In 1970, automotive fiascos the Chevrolet Vega and the Ford Pinto were introduced. Paul McCartney announced he was leaving The Beatles a month before the release of their final album, Let It Be. Willis Reed famously (albeit briefly) returned from injury in Game 7 of the NBA Finals, inspiring the New York Knicks to their first championship. Midnight Cowboy won the Oscar for Best Picture of 1969, becoming the only X-rated film to accomplish that feat. Frances Farmer’s tragic life came to a tragic end from esophageal cancer. Richard Nixon, now President, ordered U.S forces into Cambodia, expanding the scope of the Vietnam War and indirectly inciting the Kent State shootings. And Geoff (Tom Courtenay) and Kate Mercer (Charlotte Rampling) were married.

    The years have passed happily enough for Geoff and Kate. They live in Norfolk, she a retired schoolteacher, he a retired factory manager. They have no children, but they have their friends and their books, their long walks and their German shepherd. In a week, they will celebrate their 45th wedding anniversary with a large party, a de facto second wedding reception to replace the one they intended for their 40th anniversary, scuttled by Geoff’s bypass surgery. Theirs is an existence of comfort and routine, of long-entrenched dynamics and shared history and warm companionship. If it seems a bit dull from the outside, that is only because of the mystery inherent to any relationship, which is by its nature complex and unknowable to anyone not inside its walls.

    Then again, relationships are often just as complex and unknowable to their inhabitants. A week before their pending party, Geoff receives a letter from the Swiss authorities. His long-ago girlfriend’s corpse has been discovered in the mountains, over half a century after she fell into a crevasse while they were hiking. The snow melted. The ice thawed. Katya’s body was found, preserved in all its twentysomething glory, while Geoff nears 80 and the end of his natural lifespan. Geoff had told Kate about his former flame in only the most general terms—details of past loves are not, as Geoff notes, something you comb through finely with your beautiful new paramour (even if she is another dark brunette going by a diminutive form of Katherine). Neither Geoff nor Kate was so much as a twinkle in the other’s eye when Katya passed. But the past never passes—it lingers, a perfume scenting everything that comes after.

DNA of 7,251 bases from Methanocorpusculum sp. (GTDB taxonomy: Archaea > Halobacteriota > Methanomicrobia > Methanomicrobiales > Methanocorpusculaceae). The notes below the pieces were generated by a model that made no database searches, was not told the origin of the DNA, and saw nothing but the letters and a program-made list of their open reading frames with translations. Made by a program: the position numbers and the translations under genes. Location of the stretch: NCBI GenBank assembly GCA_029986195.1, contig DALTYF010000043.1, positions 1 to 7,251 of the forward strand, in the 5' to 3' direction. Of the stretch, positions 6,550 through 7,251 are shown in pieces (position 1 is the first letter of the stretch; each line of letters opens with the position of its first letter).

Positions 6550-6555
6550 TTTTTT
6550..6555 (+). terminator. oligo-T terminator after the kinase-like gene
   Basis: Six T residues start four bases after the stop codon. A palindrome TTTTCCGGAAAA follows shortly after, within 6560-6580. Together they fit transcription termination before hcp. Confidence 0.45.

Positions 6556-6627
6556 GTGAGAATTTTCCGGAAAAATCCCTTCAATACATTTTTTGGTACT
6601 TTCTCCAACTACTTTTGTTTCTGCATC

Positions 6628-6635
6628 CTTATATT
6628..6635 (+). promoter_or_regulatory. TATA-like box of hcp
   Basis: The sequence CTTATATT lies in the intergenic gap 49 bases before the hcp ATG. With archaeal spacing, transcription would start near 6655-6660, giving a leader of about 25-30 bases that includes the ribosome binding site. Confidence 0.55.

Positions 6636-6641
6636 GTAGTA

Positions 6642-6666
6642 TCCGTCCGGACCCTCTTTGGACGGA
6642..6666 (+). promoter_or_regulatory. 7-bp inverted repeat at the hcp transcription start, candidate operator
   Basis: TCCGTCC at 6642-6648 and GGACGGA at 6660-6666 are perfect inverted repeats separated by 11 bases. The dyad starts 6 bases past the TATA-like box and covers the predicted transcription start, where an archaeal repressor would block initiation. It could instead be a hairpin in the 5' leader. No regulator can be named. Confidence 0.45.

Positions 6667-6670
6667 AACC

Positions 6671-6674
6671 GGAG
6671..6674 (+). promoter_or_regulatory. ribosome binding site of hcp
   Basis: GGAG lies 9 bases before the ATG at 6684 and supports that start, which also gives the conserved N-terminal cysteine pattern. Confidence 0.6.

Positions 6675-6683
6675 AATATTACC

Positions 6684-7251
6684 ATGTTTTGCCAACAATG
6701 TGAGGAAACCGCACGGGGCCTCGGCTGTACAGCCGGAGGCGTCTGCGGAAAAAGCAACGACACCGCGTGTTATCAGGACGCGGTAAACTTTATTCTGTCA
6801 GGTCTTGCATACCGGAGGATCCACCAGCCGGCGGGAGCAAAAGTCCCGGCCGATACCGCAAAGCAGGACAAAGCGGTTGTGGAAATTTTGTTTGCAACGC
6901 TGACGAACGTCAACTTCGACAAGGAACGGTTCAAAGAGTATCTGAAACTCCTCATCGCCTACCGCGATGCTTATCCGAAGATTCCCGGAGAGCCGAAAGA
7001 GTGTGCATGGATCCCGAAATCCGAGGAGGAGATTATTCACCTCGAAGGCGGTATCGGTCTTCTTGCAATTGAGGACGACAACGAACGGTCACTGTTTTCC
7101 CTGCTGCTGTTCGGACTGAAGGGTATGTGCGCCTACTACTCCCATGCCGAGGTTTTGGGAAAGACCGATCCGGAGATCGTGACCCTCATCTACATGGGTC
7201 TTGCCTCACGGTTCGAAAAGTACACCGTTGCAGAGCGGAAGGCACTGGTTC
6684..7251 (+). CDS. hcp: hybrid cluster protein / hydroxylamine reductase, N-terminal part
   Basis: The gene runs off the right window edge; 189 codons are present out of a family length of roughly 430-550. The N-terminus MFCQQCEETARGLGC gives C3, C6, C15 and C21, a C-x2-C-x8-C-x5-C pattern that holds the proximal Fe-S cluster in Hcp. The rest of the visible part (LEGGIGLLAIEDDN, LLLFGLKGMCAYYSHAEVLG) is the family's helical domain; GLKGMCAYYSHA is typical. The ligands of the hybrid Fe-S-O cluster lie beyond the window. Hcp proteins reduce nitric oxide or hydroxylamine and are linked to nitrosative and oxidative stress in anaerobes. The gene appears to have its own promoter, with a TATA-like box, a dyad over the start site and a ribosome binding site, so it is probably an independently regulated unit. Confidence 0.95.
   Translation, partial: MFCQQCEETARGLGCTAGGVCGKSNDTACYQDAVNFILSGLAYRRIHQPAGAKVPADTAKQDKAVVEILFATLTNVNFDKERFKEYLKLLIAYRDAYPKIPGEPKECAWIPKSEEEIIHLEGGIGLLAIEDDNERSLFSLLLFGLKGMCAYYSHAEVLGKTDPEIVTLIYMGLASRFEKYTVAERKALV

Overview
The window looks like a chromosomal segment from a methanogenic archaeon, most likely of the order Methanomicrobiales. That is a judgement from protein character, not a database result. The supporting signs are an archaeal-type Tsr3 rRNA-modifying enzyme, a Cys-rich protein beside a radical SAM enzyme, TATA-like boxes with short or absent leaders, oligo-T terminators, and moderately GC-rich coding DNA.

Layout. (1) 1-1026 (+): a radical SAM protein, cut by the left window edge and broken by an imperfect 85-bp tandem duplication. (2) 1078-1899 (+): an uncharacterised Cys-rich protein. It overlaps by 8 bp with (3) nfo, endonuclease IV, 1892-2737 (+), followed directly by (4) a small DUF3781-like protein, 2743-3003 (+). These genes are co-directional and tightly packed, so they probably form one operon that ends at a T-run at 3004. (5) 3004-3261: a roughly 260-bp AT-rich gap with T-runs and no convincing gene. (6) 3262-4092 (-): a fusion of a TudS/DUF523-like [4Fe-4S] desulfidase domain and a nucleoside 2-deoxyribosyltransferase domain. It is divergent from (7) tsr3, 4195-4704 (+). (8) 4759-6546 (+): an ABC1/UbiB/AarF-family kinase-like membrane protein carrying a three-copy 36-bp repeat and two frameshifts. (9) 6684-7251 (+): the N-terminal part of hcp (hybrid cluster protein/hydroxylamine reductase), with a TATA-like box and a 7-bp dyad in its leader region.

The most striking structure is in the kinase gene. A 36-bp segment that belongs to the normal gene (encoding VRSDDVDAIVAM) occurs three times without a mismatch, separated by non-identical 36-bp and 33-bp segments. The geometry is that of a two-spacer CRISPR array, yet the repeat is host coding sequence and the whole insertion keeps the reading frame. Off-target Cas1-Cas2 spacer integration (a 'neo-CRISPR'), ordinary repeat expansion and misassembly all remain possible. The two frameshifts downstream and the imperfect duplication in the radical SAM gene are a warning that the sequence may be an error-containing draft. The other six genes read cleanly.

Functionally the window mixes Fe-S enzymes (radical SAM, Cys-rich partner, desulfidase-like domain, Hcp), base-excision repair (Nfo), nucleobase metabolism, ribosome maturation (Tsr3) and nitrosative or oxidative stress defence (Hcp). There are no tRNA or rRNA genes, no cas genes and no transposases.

Andrew Haigh’s masterful 45 Years takes these bones—the outline of a relationship melodrama—and creates something haunting and harrowing: An incisive exploration of how fragile even longstanding romantic ecosystems can be; of both how well and how little one can know another; of the corruptive power of secrets, even those kept sensibly; and of the long hand of the past, often described as dead but really never more than in stasis. Although Haigh’s tale focuses most squarely on Kate and her reaction to the upheaval visited upon her, 45 Years wisely has no villains. Both Geoff and Kate are good people who care for each other as best they can—their choices, even when questionable or even hurtful, hit all the harder for being eminently understandable.

    Working from a short story by David Constantine (itself inspired by a man called to identify the well-preserved twentysomething corpse of his father, who had died in a mountaineering accident in France when the man was only a baby), Haigh elegantly doles out the relevant information, preferring inference and context clues to belabored exposition. We first meet Kate walking the Mercers’ dog and running into the mailman, a former student of hers who asks after her upcoming anniversary party while Kate forgets that the man’s wife recently had twins. When Kate returns home, she complains about Geoff’s sedentary existence, which he acknowledges in a manner suggesting this conversation has transpired many times. Later, Kate speaks regretfully of the lack of photographs around the house—photos they didn’t think they needed since they had no children or grandchildren to be capturing, not realizing the importance that would come to be held by the memories they failed to commemorate. The details are left vague—Did Geoff not want children? Was Kate unable to conceive?—but the important information is conveyed: The Mercers, while not exactly isolated (they have friends and family and acquaintances, enough to fill a banquet hall), are a hermetic unit, so very deeply symbiotic that they are particularly susceptible to a shock from an outside organism.